Do Me No Harm by Julie Corbin
|Do Me No Harm by Julie Corbin|
|Category: General Fiction|
|Reviewer: Zoe Morris|
|Summary: An unknown assailant has a clear vendetta against a GP in this intricate story that ticks all the right boxes.|
|Buy? Yes||Borrow? Yes|
|Pages: 352||Date: September 2012|
|Publisher: Hodder Paperbacks|
Dr Olivia Somers is minding her own business, trying to raise two kids alone in the wake of her divorce, when everything goes wrong and her son, Robbie, ends up in hospital. It’s hard to work out what really happened, or even if Robbie is giving her the full story, but when there’s a further incident, this time involving a break in at their home, it becomes clear that these are no random attacks, and someone is out to get them. With the help of a friendly (and handsome) detective, Olivia tries to piece together the puzzle to work who is behind the trouble, and it’s a race against time to figure it out before the next unwelcome surprise from the culprit.
This was an easy to read book with an effective mix of suspense and reveals, and even though it was quite clear early on who might be behind it, and what might have triggered the attacks, the exact details which only come out slowly bit by bit kept it interesting. Although it’s mainly set in the present, there are some chapters of memories slotted in at key moments, both to keep you hooked and to fill in some of the back story.
Culprit aside, the characters in this story are reasonably straight forward. Phil, Olivia’s ex, is an unpleasant man, and this doesn’t change – he doesn’t suddenly turn out to be a hero or misunderstood or anything else. O’Reilly is a nice clear thinker who doesn’t wholly approve of some of Olivia’s attempts to interfere with the investigation, and her family (siblings, parents) are fleshed out enough to give you a good feel of why she is the person she is today. I thought Leila was one of the more interesting characters, especially with the revelations that came out as the plot thickened, and her working with Olivia too added an extra dimension.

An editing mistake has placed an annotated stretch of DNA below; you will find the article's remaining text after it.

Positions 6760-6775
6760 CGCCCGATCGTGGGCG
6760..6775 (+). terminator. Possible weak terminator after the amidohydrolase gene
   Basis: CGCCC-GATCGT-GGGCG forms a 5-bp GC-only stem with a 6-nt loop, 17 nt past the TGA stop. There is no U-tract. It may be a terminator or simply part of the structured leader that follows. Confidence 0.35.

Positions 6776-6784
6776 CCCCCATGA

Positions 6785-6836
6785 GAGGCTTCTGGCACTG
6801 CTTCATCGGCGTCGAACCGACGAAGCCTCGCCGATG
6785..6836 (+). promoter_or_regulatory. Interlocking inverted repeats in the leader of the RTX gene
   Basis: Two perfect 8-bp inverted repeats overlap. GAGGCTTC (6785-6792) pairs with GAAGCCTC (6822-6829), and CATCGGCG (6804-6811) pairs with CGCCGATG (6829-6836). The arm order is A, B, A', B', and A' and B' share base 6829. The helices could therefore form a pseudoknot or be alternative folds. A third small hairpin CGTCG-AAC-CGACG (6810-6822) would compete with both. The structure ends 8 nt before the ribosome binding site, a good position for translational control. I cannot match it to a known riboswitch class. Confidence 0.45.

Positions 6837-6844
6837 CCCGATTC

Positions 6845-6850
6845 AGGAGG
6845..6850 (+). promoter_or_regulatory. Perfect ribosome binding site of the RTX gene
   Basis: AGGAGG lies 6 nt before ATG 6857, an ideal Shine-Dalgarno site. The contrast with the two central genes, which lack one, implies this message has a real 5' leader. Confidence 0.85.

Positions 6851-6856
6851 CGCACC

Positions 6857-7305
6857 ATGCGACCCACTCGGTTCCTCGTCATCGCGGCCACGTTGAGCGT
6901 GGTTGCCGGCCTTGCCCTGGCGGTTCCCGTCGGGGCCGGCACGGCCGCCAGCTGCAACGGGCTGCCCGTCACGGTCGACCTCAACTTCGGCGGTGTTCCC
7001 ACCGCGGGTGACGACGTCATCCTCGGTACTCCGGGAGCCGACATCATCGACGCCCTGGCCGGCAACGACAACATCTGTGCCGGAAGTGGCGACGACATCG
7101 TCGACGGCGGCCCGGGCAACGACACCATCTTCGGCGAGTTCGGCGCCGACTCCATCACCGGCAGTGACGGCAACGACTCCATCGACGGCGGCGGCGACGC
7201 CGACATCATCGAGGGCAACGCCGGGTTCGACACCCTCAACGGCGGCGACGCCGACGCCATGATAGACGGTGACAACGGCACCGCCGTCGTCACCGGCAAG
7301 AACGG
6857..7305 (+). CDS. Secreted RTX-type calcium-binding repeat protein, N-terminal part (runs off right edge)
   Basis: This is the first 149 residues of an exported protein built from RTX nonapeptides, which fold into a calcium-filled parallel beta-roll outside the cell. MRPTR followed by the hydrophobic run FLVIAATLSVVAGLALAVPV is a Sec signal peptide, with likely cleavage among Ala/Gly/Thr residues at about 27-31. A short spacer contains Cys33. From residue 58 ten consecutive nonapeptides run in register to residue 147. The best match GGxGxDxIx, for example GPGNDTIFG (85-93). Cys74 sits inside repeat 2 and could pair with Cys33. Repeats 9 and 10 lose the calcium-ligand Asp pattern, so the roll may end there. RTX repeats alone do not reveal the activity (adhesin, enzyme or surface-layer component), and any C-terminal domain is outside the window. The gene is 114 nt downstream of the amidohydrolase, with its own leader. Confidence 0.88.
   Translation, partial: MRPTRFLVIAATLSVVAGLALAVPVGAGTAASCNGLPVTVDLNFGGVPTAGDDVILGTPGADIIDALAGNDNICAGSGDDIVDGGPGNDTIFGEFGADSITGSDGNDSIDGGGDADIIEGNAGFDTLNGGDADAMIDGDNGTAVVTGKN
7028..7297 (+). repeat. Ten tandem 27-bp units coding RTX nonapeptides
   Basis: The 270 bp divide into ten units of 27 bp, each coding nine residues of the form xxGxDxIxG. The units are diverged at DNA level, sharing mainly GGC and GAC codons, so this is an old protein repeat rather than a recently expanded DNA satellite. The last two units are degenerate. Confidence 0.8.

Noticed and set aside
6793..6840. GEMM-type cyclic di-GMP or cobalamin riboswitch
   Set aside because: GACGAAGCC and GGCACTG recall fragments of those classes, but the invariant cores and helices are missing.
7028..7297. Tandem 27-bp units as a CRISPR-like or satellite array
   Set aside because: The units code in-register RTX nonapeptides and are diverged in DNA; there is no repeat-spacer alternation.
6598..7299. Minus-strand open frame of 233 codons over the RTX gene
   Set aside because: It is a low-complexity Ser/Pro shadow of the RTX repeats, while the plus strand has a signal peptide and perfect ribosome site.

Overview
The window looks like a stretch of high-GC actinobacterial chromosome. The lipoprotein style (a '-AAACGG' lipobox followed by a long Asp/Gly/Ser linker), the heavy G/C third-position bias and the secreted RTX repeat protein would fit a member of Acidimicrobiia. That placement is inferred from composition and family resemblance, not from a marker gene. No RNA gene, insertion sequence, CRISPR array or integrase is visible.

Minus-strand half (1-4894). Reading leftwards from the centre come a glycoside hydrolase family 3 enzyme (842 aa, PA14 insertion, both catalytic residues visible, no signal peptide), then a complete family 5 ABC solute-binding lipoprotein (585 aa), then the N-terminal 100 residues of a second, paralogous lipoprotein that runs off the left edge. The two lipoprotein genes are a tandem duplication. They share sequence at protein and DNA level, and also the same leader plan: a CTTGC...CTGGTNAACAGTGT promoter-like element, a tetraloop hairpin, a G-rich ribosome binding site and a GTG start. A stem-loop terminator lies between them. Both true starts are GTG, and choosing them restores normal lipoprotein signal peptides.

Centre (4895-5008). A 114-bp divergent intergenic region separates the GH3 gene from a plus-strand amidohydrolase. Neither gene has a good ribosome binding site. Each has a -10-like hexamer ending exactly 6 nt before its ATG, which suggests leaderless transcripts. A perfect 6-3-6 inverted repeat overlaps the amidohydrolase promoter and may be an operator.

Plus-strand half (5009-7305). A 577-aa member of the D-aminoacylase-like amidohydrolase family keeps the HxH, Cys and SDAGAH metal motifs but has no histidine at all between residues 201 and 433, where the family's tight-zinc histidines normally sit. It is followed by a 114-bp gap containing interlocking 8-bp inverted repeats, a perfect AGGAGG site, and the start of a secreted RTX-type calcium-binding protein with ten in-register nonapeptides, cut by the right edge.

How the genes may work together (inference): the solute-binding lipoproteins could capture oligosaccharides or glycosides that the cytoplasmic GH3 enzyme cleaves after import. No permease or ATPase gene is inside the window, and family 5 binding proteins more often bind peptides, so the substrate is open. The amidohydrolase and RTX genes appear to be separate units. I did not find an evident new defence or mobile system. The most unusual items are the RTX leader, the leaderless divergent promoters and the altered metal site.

This book is lots of things – part detective story, part family drama, very small part romance – and I thought they worked well together. I don’t tend to read a lot of dark mysteries, so I liked the way the other elements balanced this out somewhat and I was as keen as anyone to find out the why as well as the who and the how. Sometimes new information didn’t seem that relevant, but over time it became clear why it had been introduced, such as the comments about head lice or the imminent wedding, adding to Olivia’s feeling that she was losing control further.
I enjoyed this book and found it a bit meatier than some that I read. Set it Scotland, it’s not too regional (having an Irish heroine helps) and this allowed the focus to stay on the story and the characters rather than the in this instance not overly important setting.
Do Me No Harm loses half a star because I feel any book that has three doctors (Olivia, Phil and Leila) playing such pivotal roles needs to have any medical references sense checked, and there were a few points in this one that stuck out as poorly researched, or at the very least overlooked (such as when Olivia suggests a smear test to detect chlamydia). It didn’t do the story much harm, but as someone who works in health it bugged me that something like that had got through various edits and proof reads. Otherwise, an intriguing and engaging story that I would read again.
Thanks go to the publishers for sending us this one.
Family drama, mystery and crime are a good combination and After The Fall by Charity Norman shows how another author does it.
You can read more book reviews or buy Do Me No Harm by Julie Corbin at Amazon.co.uk
You can read more book reviews or buy Do Me No Harm by Julie Corbin at Amazon.com.
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